The First City of the Mississippi

Iconic Communities, On the Road
on May 7, 2000

Everything has to start somewhere, and the mighty Mississippithe longest river in the United Statesbegins as a small stream 30 miles southwest of Bemidji, Minn., (population: 12,249). This makes Bemidji the first community on the river, which hasnt escaped local notice.

About 25 feet across at its headwaters, the river flows north out of Lake Itasca, through the city of Bemidji and into Lake Bemidji on its 2,348-mile journey to the Gulf of Mexico. “You can see to the bottom of it where it starts,” says Jane Van Hunnik, director of the Mississippi Headwaters Board in Walker, Minn. “Its pristine and crystal clear. You can wade across it.”

The board was set up to protect the Mississippis first 400 miles because the river provides drinking water to millions of Minnesota residents in addition to its scenic, cultural, and recreational values.

Bemidjis location on the Mississippi was important to the fur trade in the 1800s, says Wanda Hoyum, director of the Beltrami County Historical Society. “The waterways were a major source of commerce,” she says. “Then the train came in, and the traders could use the waterways to come to Bemidji and connect with the trains. Bemidji turned into a crossroads.”

It also lies in the heart of timber country, where folk tales in lumberjack camps spawned the legend of Paul Bunyan and Babe the Blue Ox more than a century ago. Today, with 41 inches of annual snowfall and numerous freshwater lakes, Bemidji is a haven for outdoor recreation such as boating, fishing, skiing, and snowmobiling, and hosts the Headwaters Science Center, an educational museum that promotes learning with exhibits on botany, geology, technology, and other scientific disciplines.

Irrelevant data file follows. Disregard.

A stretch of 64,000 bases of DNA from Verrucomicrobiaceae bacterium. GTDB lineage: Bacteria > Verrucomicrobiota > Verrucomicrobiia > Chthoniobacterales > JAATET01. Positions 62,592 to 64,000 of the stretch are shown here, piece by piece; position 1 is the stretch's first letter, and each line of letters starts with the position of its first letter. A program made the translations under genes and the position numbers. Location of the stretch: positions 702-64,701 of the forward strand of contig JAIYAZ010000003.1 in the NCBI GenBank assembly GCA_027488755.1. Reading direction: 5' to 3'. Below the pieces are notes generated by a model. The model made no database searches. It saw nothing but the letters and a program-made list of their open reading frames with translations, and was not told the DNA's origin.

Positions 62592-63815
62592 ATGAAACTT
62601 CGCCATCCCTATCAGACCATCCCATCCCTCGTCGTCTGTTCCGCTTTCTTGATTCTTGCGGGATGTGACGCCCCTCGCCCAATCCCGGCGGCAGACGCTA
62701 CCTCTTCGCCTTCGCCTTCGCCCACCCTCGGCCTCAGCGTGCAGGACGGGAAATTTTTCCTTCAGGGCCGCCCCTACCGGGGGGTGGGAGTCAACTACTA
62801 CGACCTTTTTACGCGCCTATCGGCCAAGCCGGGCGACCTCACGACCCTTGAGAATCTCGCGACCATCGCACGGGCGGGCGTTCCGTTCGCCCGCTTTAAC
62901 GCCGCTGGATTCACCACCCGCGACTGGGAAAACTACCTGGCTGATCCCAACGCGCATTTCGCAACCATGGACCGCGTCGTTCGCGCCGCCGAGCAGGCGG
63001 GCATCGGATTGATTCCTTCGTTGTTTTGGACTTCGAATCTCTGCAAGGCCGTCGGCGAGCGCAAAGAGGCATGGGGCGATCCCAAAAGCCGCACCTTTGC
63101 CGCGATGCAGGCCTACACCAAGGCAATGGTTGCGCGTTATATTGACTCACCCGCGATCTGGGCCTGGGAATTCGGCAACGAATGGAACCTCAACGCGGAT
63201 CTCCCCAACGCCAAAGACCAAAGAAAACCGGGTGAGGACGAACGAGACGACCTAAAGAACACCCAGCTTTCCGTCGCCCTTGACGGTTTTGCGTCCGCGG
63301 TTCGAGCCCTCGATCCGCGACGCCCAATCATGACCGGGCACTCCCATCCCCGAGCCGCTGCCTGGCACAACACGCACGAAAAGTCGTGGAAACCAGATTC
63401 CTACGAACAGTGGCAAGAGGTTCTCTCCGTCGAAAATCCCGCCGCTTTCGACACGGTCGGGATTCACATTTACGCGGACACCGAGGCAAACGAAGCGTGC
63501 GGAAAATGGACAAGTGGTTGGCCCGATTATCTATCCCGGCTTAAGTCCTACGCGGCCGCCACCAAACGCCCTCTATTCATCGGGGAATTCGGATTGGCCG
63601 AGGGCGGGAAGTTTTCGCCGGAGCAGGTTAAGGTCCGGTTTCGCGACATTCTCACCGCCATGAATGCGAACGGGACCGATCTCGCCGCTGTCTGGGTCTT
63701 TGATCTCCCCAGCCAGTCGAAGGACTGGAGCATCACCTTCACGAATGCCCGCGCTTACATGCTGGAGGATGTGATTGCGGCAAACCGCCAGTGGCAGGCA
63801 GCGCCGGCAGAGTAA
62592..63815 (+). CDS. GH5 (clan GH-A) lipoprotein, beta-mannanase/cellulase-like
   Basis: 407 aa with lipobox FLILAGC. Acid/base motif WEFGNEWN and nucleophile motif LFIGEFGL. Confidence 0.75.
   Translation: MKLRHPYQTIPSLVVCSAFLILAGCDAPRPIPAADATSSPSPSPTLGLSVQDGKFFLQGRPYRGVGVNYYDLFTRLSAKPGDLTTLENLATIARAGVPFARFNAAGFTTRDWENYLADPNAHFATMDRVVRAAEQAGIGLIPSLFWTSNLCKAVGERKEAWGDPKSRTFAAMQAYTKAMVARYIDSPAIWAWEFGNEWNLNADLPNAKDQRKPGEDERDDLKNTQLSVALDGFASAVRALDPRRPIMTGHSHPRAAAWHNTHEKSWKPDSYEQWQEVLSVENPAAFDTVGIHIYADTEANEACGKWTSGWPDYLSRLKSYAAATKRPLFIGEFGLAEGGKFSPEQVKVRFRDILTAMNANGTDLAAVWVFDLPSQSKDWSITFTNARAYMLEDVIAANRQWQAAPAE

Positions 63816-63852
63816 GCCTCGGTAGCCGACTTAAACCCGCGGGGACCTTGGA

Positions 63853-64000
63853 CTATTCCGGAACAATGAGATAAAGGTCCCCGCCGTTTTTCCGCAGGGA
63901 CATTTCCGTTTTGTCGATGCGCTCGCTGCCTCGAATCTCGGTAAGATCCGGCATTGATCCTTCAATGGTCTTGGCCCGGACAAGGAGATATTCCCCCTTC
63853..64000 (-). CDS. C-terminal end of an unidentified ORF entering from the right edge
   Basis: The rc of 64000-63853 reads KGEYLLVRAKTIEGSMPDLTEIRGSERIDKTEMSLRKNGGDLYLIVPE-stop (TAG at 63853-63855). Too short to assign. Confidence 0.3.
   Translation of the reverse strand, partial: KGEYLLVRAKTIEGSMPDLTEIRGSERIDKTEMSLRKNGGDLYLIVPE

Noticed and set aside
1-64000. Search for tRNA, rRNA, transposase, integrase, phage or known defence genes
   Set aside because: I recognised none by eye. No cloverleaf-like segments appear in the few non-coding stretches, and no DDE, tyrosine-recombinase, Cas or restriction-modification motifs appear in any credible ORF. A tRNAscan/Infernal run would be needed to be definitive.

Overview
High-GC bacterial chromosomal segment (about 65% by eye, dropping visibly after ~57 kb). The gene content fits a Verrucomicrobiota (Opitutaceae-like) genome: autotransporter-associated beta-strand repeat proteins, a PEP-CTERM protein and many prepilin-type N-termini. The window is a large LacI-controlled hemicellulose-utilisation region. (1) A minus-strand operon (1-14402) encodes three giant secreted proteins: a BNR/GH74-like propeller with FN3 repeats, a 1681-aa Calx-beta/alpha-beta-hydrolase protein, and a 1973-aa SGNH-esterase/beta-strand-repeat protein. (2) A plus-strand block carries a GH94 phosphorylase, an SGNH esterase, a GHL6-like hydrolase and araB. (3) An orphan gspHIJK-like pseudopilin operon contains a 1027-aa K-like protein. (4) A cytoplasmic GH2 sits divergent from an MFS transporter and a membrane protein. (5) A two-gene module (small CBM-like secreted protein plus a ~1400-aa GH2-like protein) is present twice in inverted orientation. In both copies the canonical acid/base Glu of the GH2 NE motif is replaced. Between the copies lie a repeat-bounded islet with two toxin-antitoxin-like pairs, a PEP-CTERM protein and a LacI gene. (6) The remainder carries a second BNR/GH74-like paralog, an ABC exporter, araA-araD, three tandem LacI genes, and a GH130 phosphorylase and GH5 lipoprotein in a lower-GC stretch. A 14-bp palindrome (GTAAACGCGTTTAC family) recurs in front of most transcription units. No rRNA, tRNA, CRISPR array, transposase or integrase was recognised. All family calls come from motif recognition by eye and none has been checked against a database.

But first and foremost, Bemidji proclaims itself the First City on the Mississippi. That distinction raises other geography questions, such as the rivers length, which is forever uncertain because courses of meandering rivers are always changing. The U.S. Geological Survey says the 2,348-mile Mississippi is the nations longest river, with the 2,315-mile Missouri a close second.

In the 1800s, explorers questioned the true source of the Mississippi. Some believed that Elk Lake, upstream from Lake Itasca, was the true headwaters. But in 1888 the Minnesota Historical Society commissioned Jacob Brower to survey the area and settle the controversy.

“He pinpointed the source,” says Mike Kovacovich, manager of Itasca State Park. “But not only that, he also started the initiative to have the Itasca area declared a state park.”

The late 1880s were a boom time for the logging industry, and Brower was deeply disturbed with excessive logging in the region. “It was a highly controversial issue,” says Kovacovich, “since logging represented jobs and income. But the state, in 1891, declared Itasca to be Minnesotas first state park. It passed by only one vote. Now Itasca has 25 percent of Minnesotas old-growth pine.”

At first people visited the park to view these trees, then they discovered the roots of the Mississippi. Now its just the opposite. “People come to visit the headwaters, but they return because of the big pines,” Kovacovich says.

More than 500,000 people travel to the 32,000-acre Itasca State Park annually, with more than 100,000 staying overnight at one of the parks campgrounds, hostel, or Douglas Lodge. The park also brings tourists to the first city on the Mississippi.

“Its great for tourism and economic development,” Hoyum says. “People come to look at the first city, explore the history of the fur traders and settlers, and they discover all the other things we have to offer.”

The logging industry isnt as large as it used to be in Bemidji, but some wood-related companiesPotlatch Corp. and Northwest Panelboard Constructioncontinue to operate as part of a diversified economy which includes a major health service provider and Bemidji State University.

For more information on Bemidji, call the Visitors & Convention Bureau at (800) 458-2223 or log onto